By Helen O'Neill
The Irish capital pays tribute to its writersm with a bronze depiction of poet Patrick Kavanagh near the Grand Canal.
James Joyce immortalized this port city in his literary epic Ulysses, though many Dubliners admit they haven't read a word of the stream-of-consciousness novel. That doesn't stop them from throwing a celebration every June 16, honouring the day in 1904 when the fictional Leopold Bloom perambulated through the streets of the author's hometown.
Every year, thousands of people flock to Dublin to retrace Bloom's steps. The faithful devour "innards of beasts and fowls" for breakfast, plunge into the bathing spot called the Forty Foot, and descend on Davy Byrne's pub for that famous literary lunch: a Gorgonzola sandwich and glass of Burgundy.
But while Bloomsday is the city's largest literary celebration, it's hardly the only one. Dublin is a haven for those who want to immerse themselves in writers and words - washed down, of course, with the obligatory pint of Guinness. (The old brewery storehouse near the River Liffey is a major tourist attraction.) If there is a pub on every corner - Dublin boasts around 1,000 of them - it seems there is a poet, too. There are statues and plaques commemorating writers, and pubs and restaurants filled with literary references. Literary-themed walks transport visitors to the worlds of Joyce, Shaw and Wilde. Even the city's newest bridges are named after writers - Joyce, Samuel Beckett and Sean O'Casey.
A life-size stone statue depicts Oscar Wilde lounging in the park at Merrion Square. Joyce is depicted in bronze, leaning on his cane as he strolls down North Earl Street. And tourists love to pose for photos sitting next to sculptures of two writers on benches: Brendan Behan by the Royal Canal and Patrick Kavanagh by the Grand Canal. "O commemorate me with no hero-courageous tomb," Kavanagh wrote, "just a canal-bank seat for the passerby."
"Walking through this city is like stepping back into a novel," Rohini Srinibasan, a Joycean scholar from Cincinnati, said after a day of sightseeing with her husband. "It's like reading Joyce or Shaw all over again."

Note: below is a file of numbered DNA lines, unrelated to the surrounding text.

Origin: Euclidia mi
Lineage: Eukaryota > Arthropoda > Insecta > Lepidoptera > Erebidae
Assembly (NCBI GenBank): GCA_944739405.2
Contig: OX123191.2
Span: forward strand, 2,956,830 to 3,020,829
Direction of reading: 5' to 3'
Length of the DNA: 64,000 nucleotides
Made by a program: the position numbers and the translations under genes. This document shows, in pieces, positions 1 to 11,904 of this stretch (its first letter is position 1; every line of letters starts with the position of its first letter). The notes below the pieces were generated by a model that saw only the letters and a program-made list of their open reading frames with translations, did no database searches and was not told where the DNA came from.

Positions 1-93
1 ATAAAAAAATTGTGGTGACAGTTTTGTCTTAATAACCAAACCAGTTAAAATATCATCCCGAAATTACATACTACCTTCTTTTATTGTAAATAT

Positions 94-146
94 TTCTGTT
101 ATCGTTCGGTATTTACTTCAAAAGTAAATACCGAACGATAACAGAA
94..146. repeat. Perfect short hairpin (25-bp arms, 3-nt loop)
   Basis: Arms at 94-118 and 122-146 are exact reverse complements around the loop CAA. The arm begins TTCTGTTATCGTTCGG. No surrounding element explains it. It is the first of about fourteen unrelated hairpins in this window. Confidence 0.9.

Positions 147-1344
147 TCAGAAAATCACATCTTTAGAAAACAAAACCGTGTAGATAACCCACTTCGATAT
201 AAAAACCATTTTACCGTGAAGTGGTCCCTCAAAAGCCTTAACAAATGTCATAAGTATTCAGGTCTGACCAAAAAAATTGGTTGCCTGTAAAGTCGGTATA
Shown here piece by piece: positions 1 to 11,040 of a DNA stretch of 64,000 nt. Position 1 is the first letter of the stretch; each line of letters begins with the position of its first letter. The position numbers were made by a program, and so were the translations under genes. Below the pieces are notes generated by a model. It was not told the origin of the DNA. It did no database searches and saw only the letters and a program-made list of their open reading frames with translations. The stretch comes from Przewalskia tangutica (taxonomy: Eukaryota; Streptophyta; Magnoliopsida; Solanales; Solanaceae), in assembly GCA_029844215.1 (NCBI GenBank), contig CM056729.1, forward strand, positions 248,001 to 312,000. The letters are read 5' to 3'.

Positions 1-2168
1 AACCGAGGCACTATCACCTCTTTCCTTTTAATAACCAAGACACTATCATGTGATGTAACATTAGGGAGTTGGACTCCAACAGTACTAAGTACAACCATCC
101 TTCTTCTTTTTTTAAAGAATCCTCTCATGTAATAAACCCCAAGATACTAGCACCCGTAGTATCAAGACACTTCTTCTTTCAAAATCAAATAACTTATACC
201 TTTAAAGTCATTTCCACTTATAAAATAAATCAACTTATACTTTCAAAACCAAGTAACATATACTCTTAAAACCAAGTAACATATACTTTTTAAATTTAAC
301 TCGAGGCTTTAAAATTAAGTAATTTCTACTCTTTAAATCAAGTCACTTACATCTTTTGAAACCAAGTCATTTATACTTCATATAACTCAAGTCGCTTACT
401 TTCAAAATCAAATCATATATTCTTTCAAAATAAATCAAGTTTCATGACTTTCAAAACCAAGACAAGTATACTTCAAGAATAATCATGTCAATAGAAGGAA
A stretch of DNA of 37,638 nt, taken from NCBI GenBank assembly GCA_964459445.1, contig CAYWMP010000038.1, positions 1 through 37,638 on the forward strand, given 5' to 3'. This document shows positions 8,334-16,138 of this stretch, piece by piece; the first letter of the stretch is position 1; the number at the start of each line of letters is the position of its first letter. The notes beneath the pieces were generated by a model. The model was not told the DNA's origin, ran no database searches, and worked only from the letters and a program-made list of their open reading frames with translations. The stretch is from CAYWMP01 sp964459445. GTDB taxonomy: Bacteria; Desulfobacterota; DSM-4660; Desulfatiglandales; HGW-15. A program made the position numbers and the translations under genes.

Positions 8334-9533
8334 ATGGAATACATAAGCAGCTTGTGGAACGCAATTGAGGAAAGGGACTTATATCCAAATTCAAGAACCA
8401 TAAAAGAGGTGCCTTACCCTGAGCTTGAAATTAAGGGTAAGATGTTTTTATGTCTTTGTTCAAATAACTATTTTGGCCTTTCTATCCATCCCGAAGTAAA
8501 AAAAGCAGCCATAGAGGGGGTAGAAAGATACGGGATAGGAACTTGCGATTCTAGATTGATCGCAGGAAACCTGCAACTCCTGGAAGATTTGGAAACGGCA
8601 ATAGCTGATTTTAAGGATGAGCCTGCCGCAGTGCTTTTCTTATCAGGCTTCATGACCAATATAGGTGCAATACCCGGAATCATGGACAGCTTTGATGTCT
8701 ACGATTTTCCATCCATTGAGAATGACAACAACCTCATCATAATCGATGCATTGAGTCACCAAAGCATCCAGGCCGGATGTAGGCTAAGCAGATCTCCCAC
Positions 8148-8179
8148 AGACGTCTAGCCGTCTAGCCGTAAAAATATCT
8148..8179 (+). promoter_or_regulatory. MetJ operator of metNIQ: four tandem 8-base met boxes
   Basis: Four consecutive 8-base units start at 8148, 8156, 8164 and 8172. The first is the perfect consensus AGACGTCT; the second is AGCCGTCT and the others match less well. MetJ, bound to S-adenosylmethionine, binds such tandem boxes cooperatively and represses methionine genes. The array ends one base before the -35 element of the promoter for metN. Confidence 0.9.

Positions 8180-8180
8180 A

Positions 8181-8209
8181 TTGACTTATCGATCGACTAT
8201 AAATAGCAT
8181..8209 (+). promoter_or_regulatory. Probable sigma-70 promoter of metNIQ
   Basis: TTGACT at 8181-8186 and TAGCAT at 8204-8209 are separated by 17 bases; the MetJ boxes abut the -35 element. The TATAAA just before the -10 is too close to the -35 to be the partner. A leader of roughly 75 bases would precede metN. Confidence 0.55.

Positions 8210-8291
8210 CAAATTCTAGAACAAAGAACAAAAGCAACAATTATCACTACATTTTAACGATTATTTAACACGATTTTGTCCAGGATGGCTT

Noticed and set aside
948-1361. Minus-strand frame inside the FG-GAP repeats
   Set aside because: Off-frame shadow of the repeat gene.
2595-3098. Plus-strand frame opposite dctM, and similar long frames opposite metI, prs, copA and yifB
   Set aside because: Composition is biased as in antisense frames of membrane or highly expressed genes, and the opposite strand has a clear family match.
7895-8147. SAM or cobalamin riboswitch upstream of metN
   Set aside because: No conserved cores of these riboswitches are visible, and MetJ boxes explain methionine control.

Other famous wordsmiths who were born or lived here include George Bernard Shaw, Jonathan Swift, William Butler Yeats, Bram Stoker, Oliver Goldsmith, Oliver St. John Gogarty, Flann O'Brien and Seamus Heaney.
"There's great history and storytelling and characters in these streets, and it's a city of words and writers all right," said Colm Quilligan, the author of a book about literary pubs. But, he pointed out, "for a long time, we weren't always that kind to them." Joyce and Beckett, for example, emigrated to continental Europe, while Yeats relied on benefactors to pay his bills.
Quilligan hosts a literary pub-crawl that introduces visitors to watering holes frequented by writers or featured in their works. Actors re-enact passages from Joyce, Beckett and Wilde as visitors sip their Guinness and soak up history.
The tour begins in the 19th-century Duke pub with actors reciting from Beckett's Waiting for Godot. It moves to the cobblestone quad in Trinity College, where visitors learn about writers who studied there - Swift, Beckett, Stoker, Wilde and others - before meandering through more pubs and prose, ending at Davy Byrne's.
If Dublin seemed indifferent to writers in the past, it has more than made up for it now. Designated a UNESCO city of literature in 2010, Dublin hosts literary festivals year-round.
The Dublin Writers Museum - a restored Georgian mansion on Parnell Square - is filled with books, letters, portraits and personal belongings of famous scribes. Next door, the Irish Writers' Centre offers a sanctuary for writers in old rooms filled with books and artwork.
There's a James Joyce Centre in the city, but true Joyce lovers take a half-hour train ride south to Sandycove to visit the stone tower featured in the opening scene of Ulysses, now a Joyce museum. The 19thcentury Martello tower was one of a series built along the coast to withstand an invasion by Napoleon. Joyce stayed here briefly, and the gun platform - with its panoramic view of Dublin Bay - as well as the living room are preserved as described in Ulysses.
Nearby Sandymount, a pretty seaside town, was the birthplace of William Butler Yeats, a giant of 20th-century Irish literature and winner of the 1923 Nobel Prize in literature. Three other Irish writers won the prize: Shaw, Beckett and Heaney.
Dublin is also home to fabulous old libraries like the one in Trinity College, home to the Book of Kells, a Latin version of the four Gospels written 1,200 years ago and considered one of the most beautifully illustrated manuscripts in the world.
The Chester Beatty Library houses the elaborate collection of the 20th-century American mining magnate, including many priceless Islamic and Far Eastern manuscripts and artifacts.
And then there's Marsh's Library next to St. Patrick's Cathedral, the oldest public library in Ireland. Built in 1701, it is a old-world treasure filled with 25,000 books and manuscripts dating back 500 years.